Gangnam style and horses

Last week I was a music video called Gangnam style. It was so fun that when I went to church camp in Mapleton over the weekend I couldn’t help but dance, and neither could the rest of the camp. See video here: Campers Gangnam Style
On the was back home, we stopped at a stable where I was filmed with horses and added this scene into our video. This reminded me how much I like horses, so at lunch today I have been sketching them with black pen.

Horse in valley landscape

A gentleman dances past horses in a stable

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Experimenting with Ink

Portrait in two colours

This week I used new techniques with the ink. The subject was a cat and my first drawing to use two colours of ink. Black was used first to cover over pencil lines with brown used later to show colour and shade. This was drawn by looking at a portrait photo.

The small brush strokes made the fur look fairly real. I feel that the technique worked because it overcame the weakness of my inability to shade while only using one colour. However, it took me half an hour to complete which is beyond my available time to dedicate to this activity if I am to continue regular inking. This was because I first penciled the lines, as I am not yet confident with pure inking.

To see what inking is like on a live subject, I did my next drawings of the cat while he was sleeping, returning to a single colour of black for simplicity.

The cat sleeping

This proved a challenge. As the cat moved and curled itself around in it’s sleep I was rushing to finish the drawing. Ink drawings cannot be corrected, unlike pencil and paint. I had to rely on my memory and eventually drew the final position of the resting cat which had gradually turned itself into a ball.

The cat rolled in a ball.

While these last couple of drawings were frustrating, it did remind me why I enjoyed inking with brush and why I avoid using solid fine tip pens. The flowing lines with varied width, similar to what I use in calligraphy, have a grace about them that I cannot feel in mediums other than brush art. They feel graceful to draw. I need to remind myself to use this flowing technique more often rather than rushing through drawing as I did today. Achieving accuracy without pencil marks proved very difficult, however, it is like removing the training wheels on a bicycle, it should become less of hassle if I practice a little without aid of pencil each week. Time management is also an issue to overcome, however, with practice it should become faster as I hesitate less often.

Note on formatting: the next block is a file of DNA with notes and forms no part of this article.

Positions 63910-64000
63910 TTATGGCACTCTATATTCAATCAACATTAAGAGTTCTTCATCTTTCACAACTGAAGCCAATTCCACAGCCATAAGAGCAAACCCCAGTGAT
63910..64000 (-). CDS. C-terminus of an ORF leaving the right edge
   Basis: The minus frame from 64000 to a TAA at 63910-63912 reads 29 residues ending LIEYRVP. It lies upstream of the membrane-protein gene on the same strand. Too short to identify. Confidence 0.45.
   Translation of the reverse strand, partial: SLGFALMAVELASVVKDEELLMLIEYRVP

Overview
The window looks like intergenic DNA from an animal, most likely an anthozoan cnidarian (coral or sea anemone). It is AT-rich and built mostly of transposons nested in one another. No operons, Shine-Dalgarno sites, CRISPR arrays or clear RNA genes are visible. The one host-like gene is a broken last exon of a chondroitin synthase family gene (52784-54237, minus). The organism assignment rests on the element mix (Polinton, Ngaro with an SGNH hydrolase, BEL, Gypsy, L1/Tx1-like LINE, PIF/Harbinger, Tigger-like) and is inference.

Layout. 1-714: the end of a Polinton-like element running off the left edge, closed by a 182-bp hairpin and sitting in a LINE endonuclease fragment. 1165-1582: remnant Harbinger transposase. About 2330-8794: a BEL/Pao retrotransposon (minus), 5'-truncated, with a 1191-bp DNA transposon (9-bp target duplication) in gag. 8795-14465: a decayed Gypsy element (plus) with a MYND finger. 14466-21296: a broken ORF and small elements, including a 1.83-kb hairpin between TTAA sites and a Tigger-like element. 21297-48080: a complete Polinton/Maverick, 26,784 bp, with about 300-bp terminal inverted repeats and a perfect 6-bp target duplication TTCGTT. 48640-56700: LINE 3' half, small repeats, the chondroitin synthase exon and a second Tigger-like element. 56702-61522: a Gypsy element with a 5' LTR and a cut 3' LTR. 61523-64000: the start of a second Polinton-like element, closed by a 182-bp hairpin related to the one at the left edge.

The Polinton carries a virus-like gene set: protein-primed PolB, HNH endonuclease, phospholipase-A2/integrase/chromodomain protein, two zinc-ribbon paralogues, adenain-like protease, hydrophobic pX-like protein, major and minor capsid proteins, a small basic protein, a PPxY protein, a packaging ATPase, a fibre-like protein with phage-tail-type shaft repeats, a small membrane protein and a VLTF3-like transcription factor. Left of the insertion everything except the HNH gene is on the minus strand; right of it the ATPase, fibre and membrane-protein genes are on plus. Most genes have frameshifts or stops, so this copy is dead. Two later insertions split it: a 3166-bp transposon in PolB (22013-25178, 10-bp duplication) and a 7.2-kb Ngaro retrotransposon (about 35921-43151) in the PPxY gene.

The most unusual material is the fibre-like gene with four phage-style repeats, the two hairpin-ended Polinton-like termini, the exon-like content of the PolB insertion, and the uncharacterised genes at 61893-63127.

With a new job starting next week and many responsibilities in the community I am continually concerned with how much time I will have available for art. Based on these drawings I feel I will have plenty for this activity and I look forward to drawing new animals, perhaps I will try horses and tigers next.

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Ink Landscape with Tree

This time a wide white paper was used.

First the tree was drawn from a real tree in pencil. Then the background hills were sketched. Finally the pencil was inked over and new buildings, boats and flora populated the scene. I used my signature stamp in red ink. Drawing the buildings and trees was challenging as it was easy to get the size and distance incorrect. Ink is unforgiving as you cannot remove it from the page, or paint over it, without ruining the work. I feel this is a successful start into ink brush art as it was easy and fast to draw. Two factors that are important if I am to continue illustrating with ink weekly besides my work and community responsibilities this year. I am confident further illustrations can be made with ease and felt relaxed while doing this.

I especially love how the fields turned out on the hillside. A last minute addition. The clouds were defined so well with light and shadow that it surprised me, I had not expected such traditionally shaped clouds to be realistic and 3D in nature. The texture of the tree bark’s dark patch proved very difficult to translate into ink, but it is a good estimation of the tree I saw.

I am very happy with this result and will continue with more ink illustrations. I feel it jumps to life more than I could have hoped given the effort it requires and the amount of simple freehand light strokes. Perhaps later I can master how to draw grass.

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Ink Landscape